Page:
At STRATCOM we have a lot of missions. Beyond what I described earlier, we are deeply involved in missile defense, combating weapons of mass destruction, and JSR. We have so many things to keep us busy in Omaha, we often joke that we feel like the circus act who juggles eight balls at one time. But we constantly remind ourselves that seven of the balls are made of rubber while one of them is made of crystal. If we drop a rubber ball, we will be embarrassed but it will bounce. We’ll pick it up and keep juggling. But if we ever drop the crystal ball of nuclear deterrence, it won’t bounce, and the world will take notice. The failure will damage the credibility of our capability, which will damage our deterrence … and the safety of this nation.
As you know, the triad consists of our air-breathing deterrent, our land-based intercontinental ballistic missile deterrent, and our submarine-launched ballistic missile deterrent. You are an absolutely essential part of the triad, the vital leg of the three-legged stool that provides security for the United States of America and underpins our Department of Defense. The world understands your strength, readiness, professionalism, and stealth. The result: potential adversaries acknowledge that if they cross the line, they can be absolutely certain that you are on station, ready, willing, and able to conduct your mission. That certainty strikes fear into their heart and makes them pause. Your iron-clad credibility is the greatest strength that you bring to our deterrent forces. And you do it so well.
Today, as I mentioned at the start, I came to thank you. Let me also encourage you to continue moving forward, to never be satisfied with where you are, to look for ways to sharpen yourself both personally and as a team. We demand perfection from you, and yet as humans we know we cannot achieve perfection alone, which is why we have teams. We must work together and have each other’s back. Your job requires a team to deliver the perfection that is required for this deterrent. Take care of your shipmates when you are at sea and follow the procedures that are so strict and demanding that someone not as steeped in your business may wonder why they must be so precisely followed. In short, you as part of the team need to commit yourself to nothing less than perfection because perfection everyday means credibility in the deterrence mission.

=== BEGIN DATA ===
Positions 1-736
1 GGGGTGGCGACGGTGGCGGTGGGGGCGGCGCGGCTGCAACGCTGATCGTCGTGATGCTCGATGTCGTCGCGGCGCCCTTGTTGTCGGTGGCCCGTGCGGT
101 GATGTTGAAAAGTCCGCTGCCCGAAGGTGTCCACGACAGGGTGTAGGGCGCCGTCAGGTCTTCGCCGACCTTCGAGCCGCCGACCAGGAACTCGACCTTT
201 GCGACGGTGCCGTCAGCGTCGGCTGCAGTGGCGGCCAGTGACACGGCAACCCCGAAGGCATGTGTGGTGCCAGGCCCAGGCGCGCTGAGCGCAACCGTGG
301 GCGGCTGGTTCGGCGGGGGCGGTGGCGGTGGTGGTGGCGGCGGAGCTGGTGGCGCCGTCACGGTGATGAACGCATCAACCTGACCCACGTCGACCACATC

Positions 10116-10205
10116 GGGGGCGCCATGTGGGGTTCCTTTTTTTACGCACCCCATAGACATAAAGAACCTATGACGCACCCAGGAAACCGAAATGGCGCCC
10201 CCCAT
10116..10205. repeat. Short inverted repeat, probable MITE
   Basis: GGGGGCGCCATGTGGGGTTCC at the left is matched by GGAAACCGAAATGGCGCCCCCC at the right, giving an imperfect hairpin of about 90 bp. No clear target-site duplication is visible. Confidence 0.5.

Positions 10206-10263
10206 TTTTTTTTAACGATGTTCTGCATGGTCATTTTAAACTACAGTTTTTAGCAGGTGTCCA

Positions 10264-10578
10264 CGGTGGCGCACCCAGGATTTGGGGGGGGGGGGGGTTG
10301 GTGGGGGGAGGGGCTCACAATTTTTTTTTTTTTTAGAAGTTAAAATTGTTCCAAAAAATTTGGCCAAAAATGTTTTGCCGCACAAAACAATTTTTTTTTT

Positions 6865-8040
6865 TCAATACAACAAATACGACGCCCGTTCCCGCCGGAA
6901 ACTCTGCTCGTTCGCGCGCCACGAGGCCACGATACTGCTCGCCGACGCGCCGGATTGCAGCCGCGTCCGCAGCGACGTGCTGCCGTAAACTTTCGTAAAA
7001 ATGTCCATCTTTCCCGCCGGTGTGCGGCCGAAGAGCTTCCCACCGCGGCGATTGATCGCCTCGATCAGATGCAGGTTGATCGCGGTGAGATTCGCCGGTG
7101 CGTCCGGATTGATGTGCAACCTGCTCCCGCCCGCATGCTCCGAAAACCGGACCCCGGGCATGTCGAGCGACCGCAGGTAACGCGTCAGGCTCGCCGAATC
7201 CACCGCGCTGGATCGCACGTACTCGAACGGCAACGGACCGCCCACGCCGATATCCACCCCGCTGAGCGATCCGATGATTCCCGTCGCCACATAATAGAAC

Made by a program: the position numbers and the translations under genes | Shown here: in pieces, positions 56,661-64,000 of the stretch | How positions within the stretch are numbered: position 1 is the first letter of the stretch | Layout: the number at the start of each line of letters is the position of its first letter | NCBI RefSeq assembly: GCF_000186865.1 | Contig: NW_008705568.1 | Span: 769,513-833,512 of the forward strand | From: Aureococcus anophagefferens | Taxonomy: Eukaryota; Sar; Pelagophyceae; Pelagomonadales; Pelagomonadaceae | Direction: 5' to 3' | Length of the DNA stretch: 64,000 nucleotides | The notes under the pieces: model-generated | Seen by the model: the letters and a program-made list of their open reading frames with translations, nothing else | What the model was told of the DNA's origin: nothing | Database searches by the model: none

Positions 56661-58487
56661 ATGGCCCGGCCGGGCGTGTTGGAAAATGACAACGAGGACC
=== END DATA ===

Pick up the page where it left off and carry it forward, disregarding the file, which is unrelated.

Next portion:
Let me conclude with this: as I watch you and depend on you to deliver perfection, I am really bothered that we never have a parade for you guys We take you guys and put you under water for months at a time. We never see you marching down Main Street, and we never see a flyby for our SSBN force on Armed Forces Day or Memorial Day. In fact, we are not allowed to talk much about what you do. But along with that comes, I hope, a sense of pride within the Silent Service, a sense of pride that when you look at yourself in the mirror, you know you are something special because you are part of something bigger than yourself. You do something incredibly important for this nation, and the fact that not many people know about what you do is 1101 okay with me. But it needs to be okay with you in your heart. Too often we can come to work without remembering why we put on the uniform. But every once in a while I want you to pause and look in the mirror and remind yourself just how important you and what you do every day of the year are to this great land of ours. Pause and reflect on why you do what you do-feel the sense of pride I want you to have. And know in your heart that there is a commander at STRA TCOM who will replace me and a former commander sitting on a rocking chair someplace who is just so proud of each and every one of you.
Some people think the highest calling of a military person is to fight the nation’s wars and win. I do not believe that. I believe the highest calling of any military person is to work in such a way that prevents any adversary from challenging our nation to a fight. The greatest calling is to prevent war from happening, to prevent American blood from being spilled, not by accommodation, but through strength. Deterrence is the highest calling. Deterrence is your calling. I salute you, and I thank you for what you do. God bless you all.